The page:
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The Debate on Luxury

Session Leader

Questions

  1. What constitutes a 'commercial nation'?
  2. What is 'progress'? Is it good for societies? Good for individuals?
  3. How does consumption interlink with morality? How does it relate to human nature? Do humans have a choice when it comes to consumption or luxury?
  4. How do the four authors relate or respond to each other? How is their use of the same concepts different?

Primary Sources (essential reading):

  • Mandeville, The Fable of the Bees or Private Vices, Publick Benefits : Preface and 'A Search into the Nature of Society' (available as a Penguin paperback and also online: http://oll.libertyfund.org/title/1863)
  • David Hume, Essays, Moral, Political and Literary (1741, 1742; new edition Liberty Fund), Part II, Essay 1, ‘Of Commerce’; essay 2. ‘Of Refinement in the Arts’.
  • Mandeville,The Fable of the Bees or Private Vices, Publick Benefits. Remark L
  • Adam Smith, The Wealth of Nations, Book III, chap. 1
  • Rousseau, Discours sur les sciences et les arts , trans. as Discourse on the Arts and Sciences (available in paperback in French and English and online: http://un2sg4.unige.ch/athena/rousseau/jjr_sca.html (in French) and in English: http://oll.libertyfund.org/title/638/71079)
  • Adam Smith, The Theory of Moral Sentiments: Part IV chapter 1 ('Of the beauty which the appearance of Utility bestows upon all the productions of art, and of the extensive influence of this species of Beauty') also available online: http://oll.libertyfund.org/title/192/200137
  • Adam Smith, An Inquiry into the Nature and Causes of the Wealth of Nations: Book I, chapter 1-2 ('Of the Division of Labour' and 'Of the Principle Which Gives Occasion to the Division of Labour'); and Book V, chapter 1 ('Of the Expences of the Sovereign Or Commonwealth') parts I and II also available online from the www.libertyfund.org

Secondary Sources (recommended reading):

  • Maxine Berg and Elizabeth Eger, ‘The Rise and Fall of the Luxury Debates’ in Luxury in the Eighteenth Century: Debates, Desires and Delectable Goods, ed. by Maxine Berg and Elizabeth Eger (Basingstoke: Palgrave, 2002), pp. 7-27
  • Maxine Berg, ‘In Pursuit of Luxury: Global History and British Consumer Goods in the Eighteenth Century’, Past and Present, 182 (2004), pp. 85-142
  • Maxine Berg, ‘Luxury, the Luxury Trades, and the roots of Industrial Growth: A Global Perspective’, in Trentmann, The Oxford Handbook on Consumption (Oxford, 2010), chap. 9, pp. 173-191. • Neil de Marchi, ‘Adam Smith’s accommodation of “altogether endless” desires’, in Maxine Berg and Helen Clifford, eds., Consumers and Luxury (Manchester, 1999), pp. 18-37.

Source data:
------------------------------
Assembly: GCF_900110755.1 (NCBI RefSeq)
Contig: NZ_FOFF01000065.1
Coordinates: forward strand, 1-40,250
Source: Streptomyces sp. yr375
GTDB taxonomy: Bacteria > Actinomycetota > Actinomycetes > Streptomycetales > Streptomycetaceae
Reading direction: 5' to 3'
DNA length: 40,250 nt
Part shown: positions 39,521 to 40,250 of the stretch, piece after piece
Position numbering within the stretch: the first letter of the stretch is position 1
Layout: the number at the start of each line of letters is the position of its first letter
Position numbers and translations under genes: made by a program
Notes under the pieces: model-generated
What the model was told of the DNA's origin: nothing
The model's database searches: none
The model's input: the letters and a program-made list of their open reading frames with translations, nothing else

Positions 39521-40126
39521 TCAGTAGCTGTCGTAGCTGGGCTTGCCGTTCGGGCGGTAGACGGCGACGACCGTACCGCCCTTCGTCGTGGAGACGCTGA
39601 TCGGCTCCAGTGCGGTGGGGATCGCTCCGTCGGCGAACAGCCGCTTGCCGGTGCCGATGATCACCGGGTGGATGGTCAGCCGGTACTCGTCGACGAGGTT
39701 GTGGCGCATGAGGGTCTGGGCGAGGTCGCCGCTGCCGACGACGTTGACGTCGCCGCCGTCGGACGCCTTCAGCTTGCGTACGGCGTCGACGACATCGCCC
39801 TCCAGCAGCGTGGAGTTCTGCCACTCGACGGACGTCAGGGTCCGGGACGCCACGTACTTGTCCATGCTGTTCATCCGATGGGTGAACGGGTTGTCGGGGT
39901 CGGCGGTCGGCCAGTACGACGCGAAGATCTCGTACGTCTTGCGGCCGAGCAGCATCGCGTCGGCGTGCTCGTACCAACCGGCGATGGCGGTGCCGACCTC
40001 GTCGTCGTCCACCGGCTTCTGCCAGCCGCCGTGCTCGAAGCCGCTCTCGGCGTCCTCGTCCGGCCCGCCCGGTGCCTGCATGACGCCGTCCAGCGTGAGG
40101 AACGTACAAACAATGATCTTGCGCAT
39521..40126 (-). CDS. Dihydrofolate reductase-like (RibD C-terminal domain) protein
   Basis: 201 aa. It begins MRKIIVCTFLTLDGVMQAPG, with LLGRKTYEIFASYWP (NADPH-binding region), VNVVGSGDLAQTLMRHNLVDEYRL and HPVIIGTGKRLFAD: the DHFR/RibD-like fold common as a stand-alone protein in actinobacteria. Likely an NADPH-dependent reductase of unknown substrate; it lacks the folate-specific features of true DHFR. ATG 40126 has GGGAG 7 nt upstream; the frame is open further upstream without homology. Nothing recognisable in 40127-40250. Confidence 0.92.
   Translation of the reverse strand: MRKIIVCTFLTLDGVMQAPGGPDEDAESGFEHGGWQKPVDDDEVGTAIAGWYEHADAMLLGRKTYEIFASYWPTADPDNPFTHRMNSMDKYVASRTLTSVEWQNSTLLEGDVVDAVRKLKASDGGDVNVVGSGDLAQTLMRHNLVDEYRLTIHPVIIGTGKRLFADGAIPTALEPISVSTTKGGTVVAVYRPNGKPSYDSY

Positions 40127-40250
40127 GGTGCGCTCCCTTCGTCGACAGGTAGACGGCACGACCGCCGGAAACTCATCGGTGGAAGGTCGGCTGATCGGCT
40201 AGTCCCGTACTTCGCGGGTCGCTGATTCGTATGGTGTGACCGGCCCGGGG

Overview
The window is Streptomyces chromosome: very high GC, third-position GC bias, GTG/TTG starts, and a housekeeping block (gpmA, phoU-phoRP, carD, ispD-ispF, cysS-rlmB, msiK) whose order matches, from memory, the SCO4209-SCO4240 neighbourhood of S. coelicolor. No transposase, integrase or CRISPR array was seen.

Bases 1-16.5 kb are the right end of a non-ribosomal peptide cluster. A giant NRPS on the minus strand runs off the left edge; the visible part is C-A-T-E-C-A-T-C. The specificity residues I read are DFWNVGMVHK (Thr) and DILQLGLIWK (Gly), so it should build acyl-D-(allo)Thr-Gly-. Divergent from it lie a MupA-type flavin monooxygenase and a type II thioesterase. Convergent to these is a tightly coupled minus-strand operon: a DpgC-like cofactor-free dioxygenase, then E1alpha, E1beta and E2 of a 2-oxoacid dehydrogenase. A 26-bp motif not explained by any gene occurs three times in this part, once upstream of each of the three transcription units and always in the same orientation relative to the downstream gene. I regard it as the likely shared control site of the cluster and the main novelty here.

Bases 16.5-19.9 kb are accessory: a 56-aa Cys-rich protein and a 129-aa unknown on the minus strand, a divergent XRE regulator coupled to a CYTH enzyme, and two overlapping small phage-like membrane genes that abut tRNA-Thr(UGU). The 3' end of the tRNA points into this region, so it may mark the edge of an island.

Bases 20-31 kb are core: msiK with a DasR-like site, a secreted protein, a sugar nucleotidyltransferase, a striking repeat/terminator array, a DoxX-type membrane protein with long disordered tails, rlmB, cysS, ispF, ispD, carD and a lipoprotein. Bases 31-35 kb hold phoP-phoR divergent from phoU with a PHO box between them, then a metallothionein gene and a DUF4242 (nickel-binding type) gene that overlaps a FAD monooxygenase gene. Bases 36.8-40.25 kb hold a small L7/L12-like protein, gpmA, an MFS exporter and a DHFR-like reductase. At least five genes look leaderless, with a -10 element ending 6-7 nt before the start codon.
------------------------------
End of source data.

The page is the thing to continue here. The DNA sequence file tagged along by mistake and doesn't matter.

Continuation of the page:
• Christopher J. Berry, The idea of luxury: a conceptual and historical investigation (Cambridge: Cambridge University Press, 1994): Parts II and III
  • Istvan Hont,‘The Early Enlightenment debate on commerce and luxury’ in The Cambridge History of Eighteenth-Century Political Thought, ed. by Mark Goldie and Robert Wokler (Cambridge: Cambridge University Press, 2006), pp. 379-418 (also available via Cambridge Histories online)
  • Edward J. Hundert, ‘Mandeville, Rousseau and the Political Economy of Fantasy’, in Luxury in the Eighteenth Century, ed. by Maxine Berg and Elizabeth Eger, pp. 28-40

Further reading:

  • Maurice M. Goldsmith, Private Vices, Public Benefits: Bernard Mandeville’s Social and Political Thought (Cambridge: Cambridge University Press, 1985)
  • Mark Hulliung, The autocritique of Enlightenment : Rousseau and the philosophes (Cambridge, Mass: Harvard University Press, 1994)
  • Albert O. Hirschman, The Passions and the Interests: Political Arguments for Capitalism before Its Triumph, Twentieth Anniversary Edition (Princeton: Princeton University Press, 1997)
  • Istvan Hont, Jealousy of Trade: international competition and the nation state in historical perspective (Cambridge Mass.: Harvard University Press, 2005), especially the Introduction, pp. 1-111
  • Edward J. Hundert, The Enlightenment's Fable: Bernard Mandeville and the discovery of society (Cambridge: Cambridge University Press, c.1994)
  • Jeremy Jennings, 'The Debate about Luxury in Eighteenth- and Nineteenth-Century French Political Thought', The Journal of the History of Ideas, 68 (2007), 79-105
  • Nicholas Phillipson, 'Adam Smith as civic moralist', in Wealth and virtue : the shaping of political economy in the Scottish enlightenment, ed. by Istvan Hont and Michael Ignatieff, (Cambridge: Cambridge University Press, 1983)
  • Daniel Roche, France in the Enlightenment (Cambridge, Mass.; London: Harvard University Press: 1998)
  • Ellen Ross, 'Mandeville, Melon and Voltaire: The Origins of the Luxury Controversy in France', SVEC, 155 (1976), 1897-1912
  • John Sekora, Luxury: The Concept in Western Thought, Eden to Smollet (Baltimore: John Hopkins University Press, 1977)
  • Donald Winch, 'Adam Smith: Scottish Moral Philosopher as Political Economist', The Historical Journal, 35 (1992), 91-113